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I suppose the simplest understanding of what a (bitmap) image is would be an array of pixels. After that, it gets pretty technical.

I've been trying to understand the sort of information that an image may provide and have come across a large collection of technical terms like "mipmap", "pitch", "stride", "linear", "depth", as well as other format-specific things.

These seem to pop up across a lot of different formats so it'd probably be useful to understand what purpose they serve in an image. Looking at the DDS, BMP, PNG, TGA, JPG documentations has only made it clear that an image is pretty confusing.

Though searching around for some hours, there wasn't any nice tutorial-like break-down of just what an image is and all of the different properties.

The eventual goal would be to take proprietary image formats and convert them to more common formats like DDS or BMP. Or to make up some image format.

Any good readings?

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2 Answers 2

Even your simplified explanation of an image doesn't encompass all the possibilities. For example an image can be divided by planes, where the red pixel values are all together followed by the green pixel values, followed by the blue pixel values. Such layouts are uncommon but still possible.

Assuming a simple layout of pixels you must still determine the pixel format. You might have a paletted image where some number of bits (1, 4, or 8) will be an index into a palette or color table which will define the RGB color of the pixel along with the transparency of the pixel (one index will typically be reserved as a transparent pixel). Otherwise the pixel will be 3 or 4 bytes depending on whether a transparency or alpha value is included. The order of the values (R,G,B) or (B,G,R) will depend on the format - Windows bitmaps are B,G,R while everything else will most likely be R,G,B.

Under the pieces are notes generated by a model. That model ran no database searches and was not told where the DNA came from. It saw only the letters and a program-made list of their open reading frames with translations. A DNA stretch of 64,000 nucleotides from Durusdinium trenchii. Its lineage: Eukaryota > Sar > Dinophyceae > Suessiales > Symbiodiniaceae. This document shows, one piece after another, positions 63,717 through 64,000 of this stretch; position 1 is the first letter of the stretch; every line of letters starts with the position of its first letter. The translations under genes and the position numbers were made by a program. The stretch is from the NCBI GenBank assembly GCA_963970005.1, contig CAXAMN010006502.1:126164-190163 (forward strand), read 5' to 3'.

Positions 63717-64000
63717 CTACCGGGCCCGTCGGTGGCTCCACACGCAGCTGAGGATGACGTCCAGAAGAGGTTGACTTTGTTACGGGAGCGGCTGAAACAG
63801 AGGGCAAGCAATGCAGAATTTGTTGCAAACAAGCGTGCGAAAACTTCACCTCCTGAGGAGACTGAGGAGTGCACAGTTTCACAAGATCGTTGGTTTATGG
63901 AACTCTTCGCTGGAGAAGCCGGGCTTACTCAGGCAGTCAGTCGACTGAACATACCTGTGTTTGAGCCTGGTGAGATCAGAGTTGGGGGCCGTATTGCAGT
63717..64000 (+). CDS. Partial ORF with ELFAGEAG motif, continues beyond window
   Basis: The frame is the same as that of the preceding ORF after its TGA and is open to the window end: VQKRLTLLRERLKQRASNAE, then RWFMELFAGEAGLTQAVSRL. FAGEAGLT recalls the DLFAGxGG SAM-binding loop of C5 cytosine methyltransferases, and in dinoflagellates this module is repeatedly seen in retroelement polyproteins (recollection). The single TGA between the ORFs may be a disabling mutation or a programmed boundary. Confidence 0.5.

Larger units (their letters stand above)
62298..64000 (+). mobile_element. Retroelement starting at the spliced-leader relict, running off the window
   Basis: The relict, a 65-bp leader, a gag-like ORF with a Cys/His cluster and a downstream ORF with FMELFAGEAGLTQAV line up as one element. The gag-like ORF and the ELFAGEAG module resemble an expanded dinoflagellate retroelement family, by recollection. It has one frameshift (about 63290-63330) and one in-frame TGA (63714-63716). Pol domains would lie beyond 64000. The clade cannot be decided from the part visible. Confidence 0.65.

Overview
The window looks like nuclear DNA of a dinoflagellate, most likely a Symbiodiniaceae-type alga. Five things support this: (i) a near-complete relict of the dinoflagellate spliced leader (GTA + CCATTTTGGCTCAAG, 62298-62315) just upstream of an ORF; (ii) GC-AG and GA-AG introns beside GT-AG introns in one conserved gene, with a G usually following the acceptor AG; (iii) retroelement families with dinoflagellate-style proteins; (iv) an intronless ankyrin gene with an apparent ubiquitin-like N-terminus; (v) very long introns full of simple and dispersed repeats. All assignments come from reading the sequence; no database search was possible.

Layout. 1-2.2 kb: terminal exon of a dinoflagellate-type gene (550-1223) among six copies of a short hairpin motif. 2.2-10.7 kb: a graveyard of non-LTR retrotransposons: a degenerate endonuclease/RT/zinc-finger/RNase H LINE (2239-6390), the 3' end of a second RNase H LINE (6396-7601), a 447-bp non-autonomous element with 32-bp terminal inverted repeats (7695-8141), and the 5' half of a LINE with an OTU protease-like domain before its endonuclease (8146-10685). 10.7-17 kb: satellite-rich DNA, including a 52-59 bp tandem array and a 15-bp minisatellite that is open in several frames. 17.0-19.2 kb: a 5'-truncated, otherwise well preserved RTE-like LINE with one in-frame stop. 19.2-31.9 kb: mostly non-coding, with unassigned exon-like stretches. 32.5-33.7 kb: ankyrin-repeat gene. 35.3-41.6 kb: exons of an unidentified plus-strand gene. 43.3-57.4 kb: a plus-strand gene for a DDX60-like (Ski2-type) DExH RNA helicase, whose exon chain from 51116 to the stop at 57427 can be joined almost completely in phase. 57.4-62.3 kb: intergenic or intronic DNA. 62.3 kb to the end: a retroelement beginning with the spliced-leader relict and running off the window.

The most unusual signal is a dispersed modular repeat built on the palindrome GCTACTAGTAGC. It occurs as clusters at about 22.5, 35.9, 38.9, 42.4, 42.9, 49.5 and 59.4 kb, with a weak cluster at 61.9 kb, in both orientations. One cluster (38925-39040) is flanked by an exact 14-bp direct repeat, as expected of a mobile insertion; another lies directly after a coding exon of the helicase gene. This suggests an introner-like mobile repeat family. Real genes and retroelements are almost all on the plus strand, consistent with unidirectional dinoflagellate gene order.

The stride is the number of bytes between rows of the image. Windows bitmaps for example will take the width of the image times the number of bytes per pixel and round it up to the next multiple of 4 bytes.

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I've never heard of DDA, and BMP is only common in the Windows world (and there's a lot more computing in the non-windows world than you might think). Rather than worry about all of the technical details of this, why not just use an existing toolkit such as image magick, which can already batch convert from dozens of formats to your one common format?

Unless you're doing specialized work, where you would need something fancy like hdr (which most image formats don't even support -- so most of your sources would not have it in the first place), you're probably best off picking something standard like PNG or JPG. They both have plusses and minuses. You might want to support both of those depending on the image.

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